More Newspapers Building Higher Pay Walls

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The Los Angeles Times has joined the pay wall parade.

After a one-month trial at 99-cents per week, e-readers will have to pay either $1.99 per week (along with paying for a print subscription) or $3.99 weekly.

Two years ago, the Wall Street Journal was the nation’s first major publication to introduce a pay model. A year ago, The New York Times began charging its online readers for access, and a week ago, limited the number of free articles to 10 per month.

The Boston Globe now also charges for its online content and the Gannett newspaper chain recently announced that it will put 80 of its community newspapers behind a pay wall by the end of the year.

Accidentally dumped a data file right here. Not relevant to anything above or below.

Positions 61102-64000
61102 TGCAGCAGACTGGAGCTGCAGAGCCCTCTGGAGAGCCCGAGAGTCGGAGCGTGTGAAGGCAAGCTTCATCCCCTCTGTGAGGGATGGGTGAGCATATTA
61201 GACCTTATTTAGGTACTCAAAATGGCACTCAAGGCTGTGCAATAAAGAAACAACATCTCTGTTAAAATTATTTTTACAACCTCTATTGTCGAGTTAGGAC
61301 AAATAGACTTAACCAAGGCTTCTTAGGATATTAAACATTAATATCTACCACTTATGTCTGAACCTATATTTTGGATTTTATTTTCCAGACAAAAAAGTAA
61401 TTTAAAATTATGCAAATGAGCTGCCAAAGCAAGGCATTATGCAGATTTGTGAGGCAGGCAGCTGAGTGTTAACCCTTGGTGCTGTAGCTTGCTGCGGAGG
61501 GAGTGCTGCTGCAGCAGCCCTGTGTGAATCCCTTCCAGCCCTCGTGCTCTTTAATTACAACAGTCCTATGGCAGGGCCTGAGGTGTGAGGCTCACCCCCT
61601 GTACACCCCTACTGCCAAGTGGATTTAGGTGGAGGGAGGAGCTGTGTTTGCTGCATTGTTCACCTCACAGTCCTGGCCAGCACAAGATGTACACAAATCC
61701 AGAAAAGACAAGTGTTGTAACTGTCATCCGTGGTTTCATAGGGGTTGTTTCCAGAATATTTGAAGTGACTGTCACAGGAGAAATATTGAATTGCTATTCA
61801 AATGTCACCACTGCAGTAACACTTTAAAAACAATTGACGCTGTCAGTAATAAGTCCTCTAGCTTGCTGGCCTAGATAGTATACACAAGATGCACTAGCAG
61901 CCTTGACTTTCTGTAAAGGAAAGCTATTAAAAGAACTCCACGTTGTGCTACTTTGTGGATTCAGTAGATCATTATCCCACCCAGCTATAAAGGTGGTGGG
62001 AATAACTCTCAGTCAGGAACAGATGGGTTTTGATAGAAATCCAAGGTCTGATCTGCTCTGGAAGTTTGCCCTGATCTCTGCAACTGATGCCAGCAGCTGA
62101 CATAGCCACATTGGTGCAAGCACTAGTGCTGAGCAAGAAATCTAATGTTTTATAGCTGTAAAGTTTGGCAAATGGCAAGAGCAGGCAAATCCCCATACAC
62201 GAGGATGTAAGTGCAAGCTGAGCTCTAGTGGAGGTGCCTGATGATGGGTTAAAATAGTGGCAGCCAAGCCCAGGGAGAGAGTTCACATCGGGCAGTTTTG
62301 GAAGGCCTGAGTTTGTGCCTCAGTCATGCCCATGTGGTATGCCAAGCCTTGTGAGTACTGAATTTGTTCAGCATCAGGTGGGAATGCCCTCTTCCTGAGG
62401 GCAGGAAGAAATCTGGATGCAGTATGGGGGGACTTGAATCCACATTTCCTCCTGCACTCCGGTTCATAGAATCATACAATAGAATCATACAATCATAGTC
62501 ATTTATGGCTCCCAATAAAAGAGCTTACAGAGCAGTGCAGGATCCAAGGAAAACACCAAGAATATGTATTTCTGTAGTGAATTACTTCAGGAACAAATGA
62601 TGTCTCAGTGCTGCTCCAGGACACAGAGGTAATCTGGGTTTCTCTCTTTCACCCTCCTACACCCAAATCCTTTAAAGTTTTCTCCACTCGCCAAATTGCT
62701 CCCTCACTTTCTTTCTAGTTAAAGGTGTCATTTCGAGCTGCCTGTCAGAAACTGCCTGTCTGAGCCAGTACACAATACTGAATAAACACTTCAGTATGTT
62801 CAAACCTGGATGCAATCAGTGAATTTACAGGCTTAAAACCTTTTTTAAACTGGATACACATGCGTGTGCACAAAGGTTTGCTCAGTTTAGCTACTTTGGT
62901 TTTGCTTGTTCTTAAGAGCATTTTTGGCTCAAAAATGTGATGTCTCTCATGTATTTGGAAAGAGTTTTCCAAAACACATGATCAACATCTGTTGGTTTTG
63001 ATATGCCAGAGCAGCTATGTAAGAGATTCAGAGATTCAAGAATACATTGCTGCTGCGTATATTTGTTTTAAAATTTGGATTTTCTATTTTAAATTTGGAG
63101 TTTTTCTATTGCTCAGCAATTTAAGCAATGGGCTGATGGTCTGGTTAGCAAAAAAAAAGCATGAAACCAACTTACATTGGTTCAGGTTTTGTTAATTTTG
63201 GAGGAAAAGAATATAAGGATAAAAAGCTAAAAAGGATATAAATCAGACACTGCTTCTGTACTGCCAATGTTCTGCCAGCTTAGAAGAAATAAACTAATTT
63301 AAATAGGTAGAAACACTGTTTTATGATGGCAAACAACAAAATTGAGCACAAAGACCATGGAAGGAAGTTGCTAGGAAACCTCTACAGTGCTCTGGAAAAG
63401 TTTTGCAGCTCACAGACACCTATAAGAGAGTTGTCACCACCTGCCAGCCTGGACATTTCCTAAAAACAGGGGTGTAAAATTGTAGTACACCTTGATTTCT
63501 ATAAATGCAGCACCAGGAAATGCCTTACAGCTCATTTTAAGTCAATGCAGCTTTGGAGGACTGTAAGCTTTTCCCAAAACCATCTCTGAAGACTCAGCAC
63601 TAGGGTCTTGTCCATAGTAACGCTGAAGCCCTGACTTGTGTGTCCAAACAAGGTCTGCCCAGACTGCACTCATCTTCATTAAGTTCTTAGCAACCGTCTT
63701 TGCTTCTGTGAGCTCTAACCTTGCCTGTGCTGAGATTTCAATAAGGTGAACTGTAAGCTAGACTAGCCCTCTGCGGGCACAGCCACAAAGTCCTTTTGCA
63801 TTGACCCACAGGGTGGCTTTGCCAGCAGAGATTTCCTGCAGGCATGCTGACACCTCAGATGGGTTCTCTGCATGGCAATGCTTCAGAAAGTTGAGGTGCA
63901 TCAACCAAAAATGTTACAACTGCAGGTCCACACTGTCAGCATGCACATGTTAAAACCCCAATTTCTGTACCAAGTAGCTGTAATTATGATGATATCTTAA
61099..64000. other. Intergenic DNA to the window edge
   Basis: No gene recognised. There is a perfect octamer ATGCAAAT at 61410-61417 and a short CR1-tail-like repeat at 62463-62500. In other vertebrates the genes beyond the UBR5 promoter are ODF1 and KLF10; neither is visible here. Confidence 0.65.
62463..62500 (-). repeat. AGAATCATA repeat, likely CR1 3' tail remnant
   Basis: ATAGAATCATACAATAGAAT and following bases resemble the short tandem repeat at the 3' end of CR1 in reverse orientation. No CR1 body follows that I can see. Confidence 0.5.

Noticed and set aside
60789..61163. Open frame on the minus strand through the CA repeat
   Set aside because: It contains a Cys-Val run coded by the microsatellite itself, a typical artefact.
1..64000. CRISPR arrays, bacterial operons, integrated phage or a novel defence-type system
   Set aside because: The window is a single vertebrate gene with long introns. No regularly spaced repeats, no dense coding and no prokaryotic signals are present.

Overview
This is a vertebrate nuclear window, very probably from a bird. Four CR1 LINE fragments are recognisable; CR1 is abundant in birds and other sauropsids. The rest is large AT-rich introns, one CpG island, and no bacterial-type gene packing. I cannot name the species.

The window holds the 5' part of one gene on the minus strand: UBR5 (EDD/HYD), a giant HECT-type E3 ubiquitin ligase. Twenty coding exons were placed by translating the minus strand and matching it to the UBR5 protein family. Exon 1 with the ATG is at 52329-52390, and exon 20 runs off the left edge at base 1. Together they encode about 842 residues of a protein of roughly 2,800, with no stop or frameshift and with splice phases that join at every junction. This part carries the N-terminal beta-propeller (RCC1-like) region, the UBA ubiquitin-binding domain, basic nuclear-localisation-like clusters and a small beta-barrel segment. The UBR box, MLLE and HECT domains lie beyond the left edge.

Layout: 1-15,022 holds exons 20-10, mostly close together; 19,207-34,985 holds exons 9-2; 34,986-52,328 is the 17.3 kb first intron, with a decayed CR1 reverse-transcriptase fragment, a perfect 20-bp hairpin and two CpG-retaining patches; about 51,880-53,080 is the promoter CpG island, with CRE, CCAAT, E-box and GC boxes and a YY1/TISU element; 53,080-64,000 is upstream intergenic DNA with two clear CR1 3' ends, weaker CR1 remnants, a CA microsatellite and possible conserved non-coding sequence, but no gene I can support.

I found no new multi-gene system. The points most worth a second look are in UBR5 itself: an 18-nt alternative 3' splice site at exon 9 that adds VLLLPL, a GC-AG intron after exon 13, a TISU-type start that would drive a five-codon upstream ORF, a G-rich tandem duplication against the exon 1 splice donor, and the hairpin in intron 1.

“[Newspapers] need to be more adaptable as they try to make this transition, and stop trying to recover the glory days back when they were cash cows with upward of 20 percent profit margins,” said Chris Tolles, chief executive officer of Topix told the Christian Science Monitor.